FRAPS, GEORGE STRONACH
FRAPS, GEORGE STRONACH (1876–1955). George Stronach Fraps, agricultural chemist, son of Anton Wenzel and Margaret Lumley (Stonebanks) Fraps, was born in Raleigh, North Carolina, on September 9, 1876. He attended North Carolina College of Agriculture and Mechanical Arts (now North Carolina State University) and graduated with a B.S. in 1896. After serving as an assistant chemist, Fraps attended Johns Hopkins University, where he received a Ph.D. in 1899. He returned to his alma mater that year and remained until 1903 as assistant professor of chemistry, conducting experiments on the improvement of fertilizers and soils and the adulteration of coffee, tea, and flour. He also served as assistant chemist at the North Carolina Experiment Station during this period and wrote The Principles of Dyeing, published in 1903.
Fraps married Ellen Hale Saunders on June 17, 1903; they had three children. The year of his marriage Fraps accepted the position of assistant chemist at the Texas Agricultural Experiment Station (see AGRICULTURAL EXPERIMENT STATION SYSTEM). In 1905 he was promoted to state chemist. He became chief of chemistry at the Texas Agricultural Experiment Station in 1914 and held this and his state post until his retirement in 1945. He also taught courses in basic and agricultural chemistry at the Texas Agricultural and Mechanical College (now Texas A&M University) from 1903 to 1913.
In 1913 Fraps wrote Principles of Agricultural Chemistry. His most important writings appeared as bulletins of the Texas Agricultural Experiment Station and articles in scientific journals. His principal interests were the composition of soils, especially Texas soils; feeds, irrigation waters, fertilizers, and seeds; cottonseed; forage grasses; digestibility and productive energy in chickens; vitamins; and insecticides and fungicides. In his time Fraps was the most prolific author in the history of the Texas Agricultural Experiment Station. During his career his major contributions laid the basic foundation for understanding Texas soils. By applying the principles of chemistry to agricultural problems, he began to develop the present vast and diversified area of agricultural chemistry in Texas. In the process he defined many terms in animal nutrition and contributed to a better understanding of human nutrition. He discovered that even a total chemical analysis of the soil provided insufficient information about the soil's productive capacity and, building on this base of knowledge, developed methods for estimating soil fertility. For these contributions Fraps has been called the "father of Texas soil chemistry."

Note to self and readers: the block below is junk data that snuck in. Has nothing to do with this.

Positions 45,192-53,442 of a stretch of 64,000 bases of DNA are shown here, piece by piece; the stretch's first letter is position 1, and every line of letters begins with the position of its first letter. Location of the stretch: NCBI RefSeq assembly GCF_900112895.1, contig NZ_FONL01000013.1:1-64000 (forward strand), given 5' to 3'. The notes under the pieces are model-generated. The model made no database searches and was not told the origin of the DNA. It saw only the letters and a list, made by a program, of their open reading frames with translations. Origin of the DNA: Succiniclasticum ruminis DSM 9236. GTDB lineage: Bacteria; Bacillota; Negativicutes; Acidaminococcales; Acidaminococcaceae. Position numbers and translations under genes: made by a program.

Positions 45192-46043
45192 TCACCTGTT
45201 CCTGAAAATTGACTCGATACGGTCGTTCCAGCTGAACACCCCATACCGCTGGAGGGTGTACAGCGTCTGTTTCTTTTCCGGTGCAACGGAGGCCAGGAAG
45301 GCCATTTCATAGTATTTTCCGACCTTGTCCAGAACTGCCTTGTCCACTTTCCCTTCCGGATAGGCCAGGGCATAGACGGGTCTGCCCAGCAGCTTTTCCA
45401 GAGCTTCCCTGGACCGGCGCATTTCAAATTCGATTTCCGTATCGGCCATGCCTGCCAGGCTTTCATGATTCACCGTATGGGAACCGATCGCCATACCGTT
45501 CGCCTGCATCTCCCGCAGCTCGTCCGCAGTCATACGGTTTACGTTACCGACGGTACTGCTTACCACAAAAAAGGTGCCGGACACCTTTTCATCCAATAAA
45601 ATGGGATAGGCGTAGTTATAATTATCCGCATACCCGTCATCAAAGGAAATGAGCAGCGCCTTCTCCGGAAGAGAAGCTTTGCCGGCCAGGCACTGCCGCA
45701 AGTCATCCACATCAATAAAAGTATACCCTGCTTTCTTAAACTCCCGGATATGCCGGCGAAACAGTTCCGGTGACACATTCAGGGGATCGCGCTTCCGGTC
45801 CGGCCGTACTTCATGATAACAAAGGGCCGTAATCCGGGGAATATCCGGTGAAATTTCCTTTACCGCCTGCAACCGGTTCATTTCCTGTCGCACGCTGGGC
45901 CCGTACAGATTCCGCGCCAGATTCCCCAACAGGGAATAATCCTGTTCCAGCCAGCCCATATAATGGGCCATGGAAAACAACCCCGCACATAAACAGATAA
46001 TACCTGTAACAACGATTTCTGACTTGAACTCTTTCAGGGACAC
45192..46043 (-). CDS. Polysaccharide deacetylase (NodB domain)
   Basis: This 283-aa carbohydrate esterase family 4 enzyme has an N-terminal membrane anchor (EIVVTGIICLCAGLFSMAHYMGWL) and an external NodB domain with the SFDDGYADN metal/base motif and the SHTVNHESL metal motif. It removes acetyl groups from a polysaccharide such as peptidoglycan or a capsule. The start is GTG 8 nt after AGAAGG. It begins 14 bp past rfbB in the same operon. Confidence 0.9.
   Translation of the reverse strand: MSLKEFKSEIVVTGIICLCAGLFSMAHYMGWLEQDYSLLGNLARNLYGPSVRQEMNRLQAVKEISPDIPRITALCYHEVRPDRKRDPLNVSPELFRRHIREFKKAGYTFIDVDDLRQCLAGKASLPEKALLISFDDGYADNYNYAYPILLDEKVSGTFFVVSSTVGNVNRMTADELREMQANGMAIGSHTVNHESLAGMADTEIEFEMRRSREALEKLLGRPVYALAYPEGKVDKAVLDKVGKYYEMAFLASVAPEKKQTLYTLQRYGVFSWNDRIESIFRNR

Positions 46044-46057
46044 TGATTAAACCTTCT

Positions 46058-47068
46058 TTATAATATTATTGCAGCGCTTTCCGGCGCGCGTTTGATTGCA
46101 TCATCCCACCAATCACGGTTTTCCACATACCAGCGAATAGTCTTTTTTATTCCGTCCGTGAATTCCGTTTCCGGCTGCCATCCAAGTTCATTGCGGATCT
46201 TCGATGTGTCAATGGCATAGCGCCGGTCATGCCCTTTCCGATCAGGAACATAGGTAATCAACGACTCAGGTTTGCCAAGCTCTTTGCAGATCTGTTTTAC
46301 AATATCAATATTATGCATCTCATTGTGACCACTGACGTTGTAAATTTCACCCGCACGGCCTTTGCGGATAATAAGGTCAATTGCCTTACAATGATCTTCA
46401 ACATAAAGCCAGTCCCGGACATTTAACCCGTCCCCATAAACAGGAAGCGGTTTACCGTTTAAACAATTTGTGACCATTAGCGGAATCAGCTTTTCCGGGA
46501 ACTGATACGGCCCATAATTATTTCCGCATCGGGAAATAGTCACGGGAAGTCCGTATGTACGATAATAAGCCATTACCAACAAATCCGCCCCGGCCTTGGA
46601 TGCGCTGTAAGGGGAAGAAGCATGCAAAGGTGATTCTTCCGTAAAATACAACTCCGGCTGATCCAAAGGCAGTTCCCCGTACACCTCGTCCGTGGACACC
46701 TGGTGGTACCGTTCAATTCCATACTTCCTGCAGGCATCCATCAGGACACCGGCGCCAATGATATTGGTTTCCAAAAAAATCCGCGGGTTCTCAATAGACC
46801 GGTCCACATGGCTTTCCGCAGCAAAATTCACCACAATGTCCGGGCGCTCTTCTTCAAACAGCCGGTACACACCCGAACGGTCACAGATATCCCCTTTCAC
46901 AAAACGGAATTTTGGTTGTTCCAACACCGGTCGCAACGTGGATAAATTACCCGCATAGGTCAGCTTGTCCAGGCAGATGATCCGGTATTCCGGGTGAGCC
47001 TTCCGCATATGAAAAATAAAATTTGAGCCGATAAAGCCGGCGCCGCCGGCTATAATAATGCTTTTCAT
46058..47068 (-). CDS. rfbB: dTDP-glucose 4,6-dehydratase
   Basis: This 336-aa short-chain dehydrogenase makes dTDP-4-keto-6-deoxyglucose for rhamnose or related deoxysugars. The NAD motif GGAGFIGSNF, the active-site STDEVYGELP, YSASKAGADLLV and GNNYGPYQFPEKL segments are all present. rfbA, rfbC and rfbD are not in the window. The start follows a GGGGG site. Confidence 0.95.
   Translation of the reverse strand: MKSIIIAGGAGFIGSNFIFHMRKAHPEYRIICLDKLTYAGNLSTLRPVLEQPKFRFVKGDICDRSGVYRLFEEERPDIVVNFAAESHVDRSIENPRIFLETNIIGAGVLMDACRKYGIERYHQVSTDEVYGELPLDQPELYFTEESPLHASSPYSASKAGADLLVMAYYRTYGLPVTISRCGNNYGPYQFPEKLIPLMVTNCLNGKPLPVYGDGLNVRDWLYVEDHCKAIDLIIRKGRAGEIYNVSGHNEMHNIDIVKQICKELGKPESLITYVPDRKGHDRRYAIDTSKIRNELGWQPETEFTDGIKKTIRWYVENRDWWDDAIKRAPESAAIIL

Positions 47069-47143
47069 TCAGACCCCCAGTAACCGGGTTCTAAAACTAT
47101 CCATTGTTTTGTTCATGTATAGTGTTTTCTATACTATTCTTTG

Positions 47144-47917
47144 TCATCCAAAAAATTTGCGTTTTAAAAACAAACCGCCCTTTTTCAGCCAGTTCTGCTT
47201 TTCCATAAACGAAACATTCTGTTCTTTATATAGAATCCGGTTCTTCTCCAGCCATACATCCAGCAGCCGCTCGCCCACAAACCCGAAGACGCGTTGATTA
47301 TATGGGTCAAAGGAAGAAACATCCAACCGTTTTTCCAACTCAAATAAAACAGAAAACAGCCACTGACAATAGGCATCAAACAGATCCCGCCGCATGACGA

He was honored with the presidencies of the Association of Official Agricultural Chemists and the Association of American Feed Control Officials. In 1927 he served as the United States delegate to the First International Congress of Soil Science. He was a member of Phi Beta Kappa and a fellow of the American Association for the Advancement of Science. He died on November 28, 1955, in Bryan and is buried in the Bryan City Cemetery.
Image Use Disclaimer
All copyrighted materials included within the Handbook of Texas Online are in accordance with Title 17 U.S.C. Section 107 related to Copyright and “Fair Use” for Non-Profit educational institutions, which permits the Texas State Historical Association (TSHA), to utilize copyrighted materials to further scholarship, education, and inform the public. The TSHA makes every effort to conform to the principles of fair use and to comply with copyright law.
For more information go to: http://www.law.cornell.edu/uscode/17/107.shtml
If you wish to use copyrighted material from this site for purposes of your own that go beyond fair use, you must obtain permission from the copyright owner.
The following, adapted from the Chicago Manual of Style, 15th edition, is the preferred citation for this article.Handbook of Texas Online, Irvin M. May, Jr., "Fraps, George Stronach," accessed September 25, 2016, http://www.tshaonline.org/handbook/online/articles/ffr19.
Uploaded on June 12, 2010. Published by the Texas State Historical Association.